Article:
Tuesday, April 29, 2008

What we learned about EA implementations

(based on many people asking why I recommend the implementation approach I do)

The fact is that most EA implementations fail i.e. they fail to produce sustainable value and a useful asset i.e. one that can be used to: answer questions (e.g. impact analysis), maintain knowledge, support business operations and business change, etc. Over almost two decades I have seen dozens fail (often undertaken by some of the brightest, most able, and most diligent people I have met).

I have seen EA initiatives in many types of organisations (forestry, health, insurance, government, finance, health and safety, eCommerce, retail, education, telecommunications, etc) and using many different generic frameworks and methods (e.g. Zachman, TOGAF, etc.) - and the quality of the result does not seem to be associated with either the type of organisation or which of these generic approaches is used.

It is true that in many cases inadequate tooling is the root cause, and EA "consultants", "experts" are quite happy to continue using office documents and essentially manual approaches because for service companies it is far more profitable to do the fishing, than sell a rod and teach the person how to fish for themselves.

Where poor tooling is not the cause what I usually have seen is work on an EA implementation commence:
  • lead by people who only understand about 10-15% of what the technology being used can do (and have a partial understanding of its intended use) or lead by people who understand the tooling reasonably well but who have very limited domain expertise (i.e. in enterprise architecture, ICT strategy, business/IT transformation etc.).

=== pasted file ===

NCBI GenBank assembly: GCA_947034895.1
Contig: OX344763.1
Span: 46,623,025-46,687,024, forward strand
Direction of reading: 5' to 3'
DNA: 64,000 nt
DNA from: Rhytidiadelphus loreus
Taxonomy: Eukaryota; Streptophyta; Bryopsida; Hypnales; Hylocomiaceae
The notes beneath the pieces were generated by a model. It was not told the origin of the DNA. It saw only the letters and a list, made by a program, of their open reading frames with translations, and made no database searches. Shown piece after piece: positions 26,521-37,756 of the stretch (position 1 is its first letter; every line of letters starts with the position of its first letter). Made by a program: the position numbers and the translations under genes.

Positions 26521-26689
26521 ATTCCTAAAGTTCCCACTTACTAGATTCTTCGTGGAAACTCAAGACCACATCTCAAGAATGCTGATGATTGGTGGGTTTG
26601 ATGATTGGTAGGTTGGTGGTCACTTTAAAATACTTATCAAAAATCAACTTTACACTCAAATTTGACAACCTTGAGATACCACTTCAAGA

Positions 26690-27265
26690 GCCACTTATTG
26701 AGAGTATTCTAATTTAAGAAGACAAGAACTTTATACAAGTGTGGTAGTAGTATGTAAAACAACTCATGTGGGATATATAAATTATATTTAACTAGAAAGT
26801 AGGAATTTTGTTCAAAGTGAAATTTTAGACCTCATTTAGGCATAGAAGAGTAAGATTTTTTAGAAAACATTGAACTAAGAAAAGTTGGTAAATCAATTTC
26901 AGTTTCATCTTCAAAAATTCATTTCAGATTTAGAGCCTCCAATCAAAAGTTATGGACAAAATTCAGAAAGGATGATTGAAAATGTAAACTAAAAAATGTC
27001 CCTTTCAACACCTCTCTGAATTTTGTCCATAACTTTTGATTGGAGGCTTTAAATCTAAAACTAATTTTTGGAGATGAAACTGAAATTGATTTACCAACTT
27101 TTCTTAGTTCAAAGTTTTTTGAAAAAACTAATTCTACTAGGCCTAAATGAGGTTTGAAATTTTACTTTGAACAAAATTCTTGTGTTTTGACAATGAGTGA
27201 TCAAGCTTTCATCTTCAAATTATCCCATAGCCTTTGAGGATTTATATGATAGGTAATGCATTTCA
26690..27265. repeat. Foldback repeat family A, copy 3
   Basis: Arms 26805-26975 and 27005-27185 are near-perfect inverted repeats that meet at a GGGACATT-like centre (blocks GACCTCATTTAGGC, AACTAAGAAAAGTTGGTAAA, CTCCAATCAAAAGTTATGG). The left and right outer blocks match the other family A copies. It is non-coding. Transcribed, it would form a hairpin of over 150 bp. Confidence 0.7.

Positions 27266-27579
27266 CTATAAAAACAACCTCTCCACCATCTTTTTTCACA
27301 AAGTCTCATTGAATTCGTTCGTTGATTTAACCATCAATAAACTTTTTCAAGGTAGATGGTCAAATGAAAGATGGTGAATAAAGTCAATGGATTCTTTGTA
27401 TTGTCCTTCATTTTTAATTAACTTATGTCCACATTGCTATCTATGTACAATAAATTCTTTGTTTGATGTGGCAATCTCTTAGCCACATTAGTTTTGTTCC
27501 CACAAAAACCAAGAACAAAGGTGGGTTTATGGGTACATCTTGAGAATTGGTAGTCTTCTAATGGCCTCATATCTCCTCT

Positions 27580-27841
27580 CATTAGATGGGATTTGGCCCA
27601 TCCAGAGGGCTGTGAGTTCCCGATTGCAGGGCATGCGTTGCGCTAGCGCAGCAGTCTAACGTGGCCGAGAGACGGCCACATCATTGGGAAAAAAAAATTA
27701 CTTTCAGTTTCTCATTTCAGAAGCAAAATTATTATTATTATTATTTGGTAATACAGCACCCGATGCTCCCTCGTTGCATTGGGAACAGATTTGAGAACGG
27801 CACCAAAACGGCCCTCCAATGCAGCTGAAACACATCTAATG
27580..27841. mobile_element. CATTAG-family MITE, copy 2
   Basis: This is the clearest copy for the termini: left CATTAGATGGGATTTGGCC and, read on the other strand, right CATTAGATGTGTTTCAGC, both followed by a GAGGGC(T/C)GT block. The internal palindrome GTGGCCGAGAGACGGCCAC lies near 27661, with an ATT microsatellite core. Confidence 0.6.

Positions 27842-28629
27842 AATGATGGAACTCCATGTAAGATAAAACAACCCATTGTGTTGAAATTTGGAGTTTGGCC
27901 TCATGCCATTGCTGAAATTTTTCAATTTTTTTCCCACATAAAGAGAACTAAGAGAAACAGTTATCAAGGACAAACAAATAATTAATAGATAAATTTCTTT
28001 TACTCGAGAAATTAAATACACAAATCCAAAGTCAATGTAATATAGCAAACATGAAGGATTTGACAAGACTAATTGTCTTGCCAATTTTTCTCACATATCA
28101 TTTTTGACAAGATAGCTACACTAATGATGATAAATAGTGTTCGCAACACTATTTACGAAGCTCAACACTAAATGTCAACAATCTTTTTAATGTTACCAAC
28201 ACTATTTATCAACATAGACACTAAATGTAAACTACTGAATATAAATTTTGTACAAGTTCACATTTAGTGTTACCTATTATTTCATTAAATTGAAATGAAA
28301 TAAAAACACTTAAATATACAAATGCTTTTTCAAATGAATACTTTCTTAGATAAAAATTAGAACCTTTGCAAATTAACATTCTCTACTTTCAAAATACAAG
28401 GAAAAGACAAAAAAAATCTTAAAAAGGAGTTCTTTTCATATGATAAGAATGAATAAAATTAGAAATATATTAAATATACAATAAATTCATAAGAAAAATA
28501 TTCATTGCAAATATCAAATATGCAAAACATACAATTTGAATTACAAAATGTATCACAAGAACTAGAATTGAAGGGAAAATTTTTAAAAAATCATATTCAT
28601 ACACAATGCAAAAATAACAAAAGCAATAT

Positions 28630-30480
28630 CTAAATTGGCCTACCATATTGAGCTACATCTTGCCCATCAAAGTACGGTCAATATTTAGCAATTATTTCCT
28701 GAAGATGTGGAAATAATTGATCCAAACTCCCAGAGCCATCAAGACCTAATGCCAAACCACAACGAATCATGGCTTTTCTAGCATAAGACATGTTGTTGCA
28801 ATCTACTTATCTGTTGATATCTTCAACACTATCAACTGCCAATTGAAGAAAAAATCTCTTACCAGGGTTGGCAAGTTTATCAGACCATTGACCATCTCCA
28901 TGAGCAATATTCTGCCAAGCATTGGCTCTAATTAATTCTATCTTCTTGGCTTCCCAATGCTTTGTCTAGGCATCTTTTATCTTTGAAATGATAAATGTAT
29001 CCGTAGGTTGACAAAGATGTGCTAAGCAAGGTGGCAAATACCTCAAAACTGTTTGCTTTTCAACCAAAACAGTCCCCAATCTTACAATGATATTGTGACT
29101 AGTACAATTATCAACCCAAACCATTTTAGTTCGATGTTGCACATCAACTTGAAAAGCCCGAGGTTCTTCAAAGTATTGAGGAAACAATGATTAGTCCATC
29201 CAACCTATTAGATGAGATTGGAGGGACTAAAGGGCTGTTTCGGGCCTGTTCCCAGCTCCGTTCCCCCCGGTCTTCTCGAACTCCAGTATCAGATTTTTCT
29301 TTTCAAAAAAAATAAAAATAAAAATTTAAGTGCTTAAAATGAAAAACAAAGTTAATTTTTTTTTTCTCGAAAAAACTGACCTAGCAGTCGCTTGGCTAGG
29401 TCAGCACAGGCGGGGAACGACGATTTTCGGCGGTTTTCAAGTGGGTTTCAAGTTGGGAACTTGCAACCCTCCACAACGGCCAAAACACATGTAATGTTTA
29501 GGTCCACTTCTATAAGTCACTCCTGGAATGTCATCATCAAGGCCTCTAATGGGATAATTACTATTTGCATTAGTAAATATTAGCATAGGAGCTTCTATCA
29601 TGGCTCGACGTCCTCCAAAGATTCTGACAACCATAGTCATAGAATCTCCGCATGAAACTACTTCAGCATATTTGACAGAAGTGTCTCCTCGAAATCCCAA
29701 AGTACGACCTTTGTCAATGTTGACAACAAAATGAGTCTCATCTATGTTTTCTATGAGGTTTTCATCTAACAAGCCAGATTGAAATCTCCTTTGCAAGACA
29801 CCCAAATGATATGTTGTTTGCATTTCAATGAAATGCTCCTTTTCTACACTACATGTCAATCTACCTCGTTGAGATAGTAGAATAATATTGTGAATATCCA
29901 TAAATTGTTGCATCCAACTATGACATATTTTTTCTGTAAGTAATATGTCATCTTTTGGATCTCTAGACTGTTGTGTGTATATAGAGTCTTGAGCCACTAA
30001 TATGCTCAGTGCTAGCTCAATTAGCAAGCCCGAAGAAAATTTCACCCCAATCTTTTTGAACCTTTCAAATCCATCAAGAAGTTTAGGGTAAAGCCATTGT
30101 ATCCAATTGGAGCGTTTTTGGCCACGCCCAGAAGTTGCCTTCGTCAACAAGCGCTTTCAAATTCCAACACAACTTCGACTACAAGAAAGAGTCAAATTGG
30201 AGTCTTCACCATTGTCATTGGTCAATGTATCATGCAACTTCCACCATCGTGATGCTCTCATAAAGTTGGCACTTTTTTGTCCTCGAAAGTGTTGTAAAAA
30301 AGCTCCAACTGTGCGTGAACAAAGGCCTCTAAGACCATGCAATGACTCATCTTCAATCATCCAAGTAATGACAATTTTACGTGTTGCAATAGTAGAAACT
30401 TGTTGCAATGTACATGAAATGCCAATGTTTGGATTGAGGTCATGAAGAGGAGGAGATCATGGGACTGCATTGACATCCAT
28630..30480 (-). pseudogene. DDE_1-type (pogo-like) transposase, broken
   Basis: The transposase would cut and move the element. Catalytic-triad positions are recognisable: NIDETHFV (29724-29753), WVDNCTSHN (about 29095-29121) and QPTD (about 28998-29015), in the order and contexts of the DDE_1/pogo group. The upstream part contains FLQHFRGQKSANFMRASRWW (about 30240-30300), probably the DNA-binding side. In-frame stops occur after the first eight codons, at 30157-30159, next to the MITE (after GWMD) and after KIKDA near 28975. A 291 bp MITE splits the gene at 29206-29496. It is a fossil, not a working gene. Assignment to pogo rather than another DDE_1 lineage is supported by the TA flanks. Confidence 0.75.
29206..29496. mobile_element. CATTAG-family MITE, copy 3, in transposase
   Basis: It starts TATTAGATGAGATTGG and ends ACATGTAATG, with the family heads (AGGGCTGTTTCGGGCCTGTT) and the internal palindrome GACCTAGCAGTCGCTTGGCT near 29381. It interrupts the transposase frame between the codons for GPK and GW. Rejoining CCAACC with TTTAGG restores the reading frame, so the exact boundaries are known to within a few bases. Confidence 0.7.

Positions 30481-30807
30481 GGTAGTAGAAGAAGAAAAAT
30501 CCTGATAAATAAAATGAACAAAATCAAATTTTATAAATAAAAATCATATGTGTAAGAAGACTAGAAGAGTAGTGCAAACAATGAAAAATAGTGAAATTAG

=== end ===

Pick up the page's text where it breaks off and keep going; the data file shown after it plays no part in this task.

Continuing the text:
• without a clear understanding of what is sought (requirements)
  • without a clear understanding of how the solution will be implemented (all the components, how design will be undertaken, how operational procedures will be defined etc.)
  • without a well defined (tried and tested) implementation plan
  • without an understanding of the organisations change impedence issues (the organisational behaviours that impede change) associated with improving touchpoint processes and roles.
Unsurprisingly these implementations seldom proceed well and usually erroneous conclusions drawn from what is delivered (from those who "don't get it" or sometimes "don't want to get it").

If one doesn't start with a clear view of the outcomes being sought - it is unlikely the benefits will effectively be achieved (i.e. if you don't understand the requirements it is unlikely the solution you will deliver something that achieves them).

Therefore what is required upfront is a focus on what outcomes should be sought, i.e.